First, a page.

Could Osteochondrosis or Cystic Lesions Be the Cause of Lameness in Your Young Horse?

A mare with her young foal in an arena
A mare with her young foal in an arena D Coetzee

Newsdate: Wednesday, May 13, 2021 - 11:35 am
Location: SCONE, UK

Is your young horse showing signs of lameness or lack of coordination while walking and running? If so, he may have either a developmental or degenerative condition which calls for a visit with your veterinarian.

Mare and yearling grazing in pasture near run-down out building.

Mare and yearling grazing in pasture near run-down out building

The causes of lameness in young horses can usually be divided into developmental and degenerative conditions.
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Developmental causes of lameness are largely Osteochondrosis (OCD) and Cystic lesions, which develop during the early stages of a horse's life. Osteochondrosis is a condition where the normal development of bone and cartilage does not occur and loose flaps of this tissue forms at the front or "gliding" aspect of the joint.

These conditions tend to occur at predetermined sites in the joint and at certain ages. For instance, most OCD lesions of the fetlock are formed by 5 months of age, whereas most OCD lesions of the stifle do not become evident until at least 6 months of age and can actually heal up to 12 months of age.

Osteochondrosis is a common condition in horses with an incidence of about 5 % in the hock. Thankfully it is a condition that can be readily treated with a good prognosis for soundness in most horses.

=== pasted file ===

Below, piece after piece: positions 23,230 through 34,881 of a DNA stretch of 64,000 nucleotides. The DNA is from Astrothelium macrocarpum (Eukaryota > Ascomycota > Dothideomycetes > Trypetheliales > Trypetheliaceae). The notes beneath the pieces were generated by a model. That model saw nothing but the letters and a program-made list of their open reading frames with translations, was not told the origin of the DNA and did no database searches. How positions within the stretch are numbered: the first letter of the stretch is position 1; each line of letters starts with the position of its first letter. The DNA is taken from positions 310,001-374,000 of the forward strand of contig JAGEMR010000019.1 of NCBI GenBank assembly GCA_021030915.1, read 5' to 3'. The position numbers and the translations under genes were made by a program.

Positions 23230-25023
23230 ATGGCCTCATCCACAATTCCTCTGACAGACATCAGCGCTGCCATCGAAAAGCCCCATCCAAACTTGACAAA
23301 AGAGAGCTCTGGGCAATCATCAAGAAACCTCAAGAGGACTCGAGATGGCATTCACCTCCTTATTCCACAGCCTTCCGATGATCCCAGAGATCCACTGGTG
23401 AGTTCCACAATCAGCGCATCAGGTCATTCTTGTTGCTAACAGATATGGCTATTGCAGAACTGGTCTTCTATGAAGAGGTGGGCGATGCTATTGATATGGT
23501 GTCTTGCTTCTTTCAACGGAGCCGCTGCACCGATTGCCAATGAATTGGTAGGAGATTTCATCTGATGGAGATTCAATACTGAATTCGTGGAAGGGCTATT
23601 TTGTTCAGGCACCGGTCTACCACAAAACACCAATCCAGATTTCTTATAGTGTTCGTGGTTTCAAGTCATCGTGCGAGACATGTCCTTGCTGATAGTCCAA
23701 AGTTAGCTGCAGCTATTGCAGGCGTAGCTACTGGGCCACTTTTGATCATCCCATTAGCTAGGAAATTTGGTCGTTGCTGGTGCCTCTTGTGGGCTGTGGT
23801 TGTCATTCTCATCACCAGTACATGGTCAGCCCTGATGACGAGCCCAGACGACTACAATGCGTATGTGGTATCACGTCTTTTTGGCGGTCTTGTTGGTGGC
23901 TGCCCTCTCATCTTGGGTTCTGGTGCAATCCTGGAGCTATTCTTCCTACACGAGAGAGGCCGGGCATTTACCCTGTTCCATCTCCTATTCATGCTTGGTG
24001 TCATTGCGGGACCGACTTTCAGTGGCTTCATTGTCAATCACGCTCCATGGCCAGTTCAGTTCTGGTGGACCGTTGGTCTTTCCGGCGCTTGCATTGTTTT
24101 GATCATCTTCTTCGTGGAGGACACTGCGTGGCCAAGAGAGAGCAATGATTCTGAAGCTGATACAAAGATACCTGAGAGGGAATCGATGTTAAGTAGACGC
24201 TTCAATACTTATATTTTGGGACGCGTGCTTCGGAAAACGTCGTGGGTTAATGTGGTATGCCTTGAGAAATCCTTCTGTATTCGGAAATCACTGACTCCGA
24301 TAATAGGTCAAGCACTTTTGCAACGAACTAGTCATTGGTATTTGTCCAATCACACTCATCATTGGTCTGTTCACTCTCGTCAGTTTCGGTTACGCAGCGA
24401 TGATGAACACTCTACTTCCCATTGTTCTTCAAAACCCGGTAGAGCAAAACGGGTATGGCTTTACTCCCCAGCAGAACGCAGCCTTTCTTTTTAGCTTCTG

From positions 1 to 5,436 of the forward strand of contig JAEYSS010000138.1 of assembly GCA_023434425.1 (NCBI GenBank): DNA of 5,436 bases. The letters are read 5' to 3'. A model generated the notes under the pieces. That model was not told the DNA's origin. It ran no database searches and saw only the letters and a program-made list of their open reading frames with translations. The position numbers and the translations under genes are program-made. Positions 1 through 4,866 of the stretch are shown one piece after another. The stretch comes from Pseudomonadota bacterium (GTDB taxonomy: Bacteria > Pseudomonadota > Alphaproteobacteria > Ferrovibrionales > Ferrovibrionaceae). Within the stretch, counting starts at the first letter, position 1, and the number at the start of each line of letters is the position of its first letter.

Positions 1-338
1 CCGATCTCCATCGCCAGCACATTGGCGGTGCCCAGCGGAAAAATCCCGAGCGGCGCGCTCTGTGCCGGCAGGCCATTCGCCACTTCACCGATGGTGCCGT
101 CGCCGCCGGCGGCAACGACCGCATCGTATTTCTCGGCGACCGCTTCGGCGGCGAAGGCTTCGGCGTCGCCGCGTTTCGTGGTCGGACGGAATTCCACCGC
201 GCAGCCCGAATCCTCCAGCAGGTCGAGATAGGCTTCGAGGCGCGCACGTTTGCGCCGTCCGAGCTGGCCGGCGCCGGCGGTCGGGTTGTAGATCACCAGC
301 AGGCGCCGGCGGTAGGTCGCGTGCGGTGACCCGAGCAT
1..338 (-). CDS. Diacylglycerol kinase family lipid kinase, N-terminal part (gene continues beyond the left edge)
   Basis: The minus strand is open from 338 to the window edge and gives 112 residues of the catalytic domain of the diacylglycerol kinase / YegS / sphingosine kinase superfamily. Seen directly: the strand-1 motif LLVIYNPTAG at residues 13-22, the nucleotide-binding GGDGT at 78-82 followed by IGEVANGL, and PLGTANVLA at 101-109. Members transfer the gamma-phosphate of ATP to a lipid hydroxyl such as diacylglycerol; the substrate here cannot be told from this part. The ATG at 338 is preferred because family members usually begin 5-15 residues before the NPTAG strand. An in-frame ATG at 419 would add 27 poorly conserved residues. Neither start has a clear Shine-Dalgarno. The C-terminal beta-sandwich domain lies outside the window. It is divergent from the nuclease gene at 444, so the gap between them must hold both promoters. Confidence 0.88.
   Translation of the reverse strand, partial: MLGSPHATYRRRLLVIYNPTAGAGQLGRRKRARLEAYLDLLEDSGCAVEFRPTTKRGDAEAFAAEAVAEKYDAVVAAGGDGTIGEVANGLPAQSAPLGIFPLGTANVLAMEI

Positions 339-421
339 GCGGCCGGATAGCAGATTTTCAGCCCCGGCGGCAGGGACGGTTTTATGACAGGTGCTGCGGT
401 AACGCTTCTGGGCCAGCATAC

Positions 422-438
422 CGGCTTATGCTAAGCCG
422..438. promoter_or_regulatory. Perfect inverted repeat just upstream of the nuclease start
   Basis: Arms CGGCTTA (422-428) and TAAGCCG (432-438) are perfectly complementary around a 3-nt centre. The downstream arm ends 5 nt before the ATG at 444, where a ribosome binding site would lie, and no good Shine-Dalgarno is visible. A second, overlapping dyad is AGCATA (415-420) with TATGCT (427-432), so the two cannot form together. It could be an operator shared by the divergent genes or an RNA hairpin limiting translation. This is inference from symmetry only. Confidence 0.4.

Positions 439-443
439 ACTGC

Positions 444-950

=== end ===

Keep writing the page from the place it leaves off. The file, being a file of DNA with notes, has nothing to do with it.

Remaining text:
The common presenting sign for OCD include swelling of the affect joint and mild-moderate lameness. Treatment usually involves arthroscopic removal of the flaps of cartilage and bone with the size and location of the flaps determining the prognosis.

With the introduction of repository radiographs most horses that are offered for sale have had the OCD lesions that can be seen on these images removed, and the likelihood of this condition causing a problem after a yearling has been purchased is now less likely. Although a veterinarian viewing repository radiographs at sale may advise you that a horse has had surgery for OCD and they will inform you of the prognosis.

Cystic lesions form in a similar way to OCD but they occur at different locations in the joint. They occur at the weight bearing surface of the joint and for this reason the prognosis for soundness is not as good.

There are common sites for cystic lesions, with the fetlock and stifle being the most common. Horses with cystic lesions usually present with moderate lameness and treatment is not as easy as removal of these lesions.

In recent times we have been debriding these lesions and then packing them with concentrated bone marrow, which contains large number of stems cells, a bone replacement and a glue to hold all this material together. The interim results for this technique are very promising.

Edited press release by Scone Equine Hospital

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